Joseph Kony - a guerilla leader in Northern Uganda - is one of the world's most notorious war criminals.
And yet most Americans have never heard of him.
But through Facebook and Twitter, a viral video campaign hopes to change that.
With 10 million views in 48 hours "Kony 2012" is spreading like wildfire online, thanks in part to tweets and support from celebrities like Oprah Winfrey and Justin Bieber.
The 30-minute film raises awareness of atrocities in Northern Uganda committed by Kony. He's accused of child abduction, rape, mutilation and forcing tens of thousands of youth to join his Lord's Resistance Army.
In October, President Obama committed 100 American troops to help Ugandans remove Kony.
The filmmaker hopes this campaign will put pressure on Washington to do more.
Brian Udong, now 18-years-old and a musician, grew up as an orphan in Uganda, raised by the organization "Empower African Children."
He says Kony killed his father and his mother died during childbirth.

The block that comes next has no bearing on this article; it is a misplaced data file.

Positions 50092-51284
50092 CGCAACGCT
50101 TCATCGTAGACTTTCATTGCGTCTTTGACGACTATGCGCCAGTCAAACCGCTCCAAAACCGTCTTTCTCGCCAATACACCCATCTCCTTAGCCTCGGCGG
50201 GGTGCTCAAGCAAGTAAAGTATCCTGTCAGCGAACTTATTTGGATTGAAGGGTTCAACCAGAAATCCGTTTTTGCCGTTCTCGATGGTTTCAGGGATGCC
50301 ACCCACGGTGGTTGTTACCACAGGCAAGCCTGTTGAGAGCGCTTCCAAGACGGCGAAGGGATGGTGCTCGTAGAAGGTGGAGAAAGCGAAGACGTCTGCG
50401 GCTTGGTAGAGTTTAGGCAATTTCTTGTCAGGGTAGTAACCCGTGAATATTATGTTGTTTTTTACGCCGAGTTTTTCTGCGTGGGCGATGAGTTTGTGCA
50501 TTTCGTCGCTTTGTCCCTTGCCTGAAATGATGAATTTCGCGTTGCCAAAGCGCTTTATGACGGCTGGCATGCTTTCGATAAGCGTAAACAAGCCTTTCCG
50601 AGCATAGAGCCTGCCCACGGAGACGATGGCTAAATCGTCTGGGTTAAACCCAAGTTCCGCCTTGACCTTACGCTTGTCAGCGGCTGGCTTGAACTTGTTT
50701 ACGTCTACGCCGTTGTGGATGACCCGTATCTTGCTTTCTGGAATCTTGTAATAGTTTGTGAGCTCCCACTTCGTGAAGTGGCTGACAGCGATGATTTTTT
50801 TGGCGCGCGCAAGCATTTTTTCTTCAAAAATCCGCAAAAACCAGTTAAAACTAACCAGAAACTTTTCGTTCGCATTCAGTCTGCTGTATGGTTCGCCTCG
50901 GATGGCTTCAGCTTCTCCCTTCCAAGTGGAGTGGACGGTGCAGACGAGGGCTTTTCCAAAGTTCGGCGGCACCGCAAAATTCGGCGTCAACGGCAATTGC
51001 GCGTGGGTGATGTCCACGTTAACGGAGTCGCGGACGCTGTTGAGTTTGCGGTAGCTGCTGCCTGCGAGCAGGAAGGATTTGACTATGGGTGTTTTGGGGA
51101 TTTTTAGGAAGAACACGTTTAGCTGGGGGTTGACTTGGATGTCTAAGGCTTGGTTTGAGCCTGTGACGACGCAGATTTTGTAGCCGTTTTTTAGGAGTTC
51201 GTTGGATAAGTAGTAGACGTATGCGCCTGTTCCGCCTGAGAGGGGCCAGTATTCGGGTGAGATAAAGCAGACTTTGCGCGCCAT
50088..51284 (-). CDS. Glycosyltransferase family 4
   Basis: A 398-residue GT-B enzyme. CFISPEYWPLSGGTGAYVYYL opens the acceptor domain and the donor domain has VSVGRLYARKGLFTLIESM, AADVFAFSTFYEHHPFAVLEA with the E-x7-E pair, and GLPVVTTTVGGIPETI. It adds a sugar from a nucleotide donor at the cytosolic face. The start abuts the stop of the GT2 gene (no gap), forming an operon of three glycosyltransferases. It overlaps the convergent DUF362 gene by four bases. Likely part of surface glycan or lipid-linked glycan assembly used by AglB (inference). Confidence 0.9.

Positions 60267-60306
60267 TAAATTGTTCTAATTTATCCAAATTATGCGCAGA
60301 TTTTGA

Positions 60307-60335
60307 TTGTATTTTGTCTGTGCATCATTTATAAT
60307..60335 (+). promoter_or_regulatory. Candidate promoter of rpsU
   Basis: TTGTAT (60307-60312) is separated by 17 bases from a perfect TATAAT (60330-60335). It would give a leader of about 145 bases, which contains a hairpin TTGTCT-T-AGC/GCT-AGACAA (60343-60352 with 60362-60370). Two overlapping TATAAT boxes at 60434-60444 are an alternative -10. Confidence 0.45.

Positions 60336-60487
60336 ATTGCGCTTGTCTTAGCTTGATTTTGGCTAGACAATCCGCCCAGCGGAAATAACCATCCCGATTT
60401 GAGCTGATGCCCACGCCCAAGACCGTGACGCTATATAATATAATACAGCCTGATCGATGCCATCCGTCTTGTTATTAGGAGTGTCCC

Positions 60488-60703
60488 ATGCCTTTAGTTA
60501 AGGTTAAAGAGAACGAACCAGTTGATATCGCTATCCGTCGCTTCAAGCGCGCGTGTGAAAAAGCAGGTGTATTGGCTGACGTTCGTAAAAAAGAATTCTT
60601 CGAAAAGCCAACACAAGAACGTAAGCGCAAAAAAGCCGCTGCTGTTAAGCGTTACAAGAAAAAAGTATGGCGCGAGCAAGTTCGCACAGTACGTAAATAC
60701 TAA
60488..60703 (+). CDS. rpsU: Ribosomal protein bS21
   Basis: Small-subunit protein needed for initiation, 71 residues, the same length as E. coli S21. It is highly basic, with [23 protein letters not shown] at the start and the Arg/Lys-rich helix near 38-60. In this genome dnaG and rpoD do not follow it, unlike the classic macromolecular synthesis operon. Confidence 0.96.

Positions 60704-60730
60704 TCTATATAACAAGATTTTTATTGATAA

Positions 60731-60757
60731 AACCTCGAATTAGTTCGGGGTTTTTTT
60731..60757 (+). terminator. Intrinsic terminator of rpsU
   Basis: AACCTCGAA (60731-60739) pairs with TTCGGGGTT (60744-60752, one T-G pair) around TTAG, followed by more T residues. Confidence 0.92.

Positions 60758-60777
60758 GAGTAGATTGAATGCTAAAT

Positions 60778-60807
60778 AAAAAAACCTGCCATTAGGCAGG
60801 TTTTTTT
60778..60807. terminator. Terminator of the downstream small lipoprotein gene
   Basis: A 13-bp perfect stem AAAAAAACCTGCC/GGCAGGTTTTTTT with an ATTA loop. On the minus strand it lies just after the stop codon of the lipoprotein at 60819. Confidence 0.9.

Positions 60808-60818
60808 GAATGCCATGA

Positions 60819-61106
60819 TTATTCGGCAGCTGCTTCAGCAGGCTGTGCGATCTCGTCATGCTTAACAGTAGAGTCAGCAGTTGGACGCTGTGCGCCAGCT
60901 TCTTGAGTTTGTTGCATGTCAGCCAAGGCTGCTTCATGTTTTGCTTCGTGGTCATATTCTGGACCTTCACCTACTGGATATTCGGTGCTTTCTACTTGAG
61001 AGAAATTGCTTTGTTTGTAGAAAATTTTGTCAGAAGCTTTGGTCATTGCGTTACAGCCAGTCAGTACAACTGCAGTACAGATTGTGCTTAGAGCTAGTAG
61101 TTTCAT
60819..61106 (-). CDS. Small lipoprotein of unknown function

Now, Udong is on a tour of the United States along with 21 other orphans, performing their show "Spirit of Uganda."
"It's so joyful and positive about life and has seen life beyond what is in front of them," says Peter Kasule, the artistic director. "And they want to create a better future and change their communities and become leaders."
Wednesday, the group visited students in Potomac, Maryland where they shared stories from their homeland and their love of music.
"Spirit of Uganda" performs at the Music Center at Strathmore Friday night at 8 p.m. Tickets start at $28.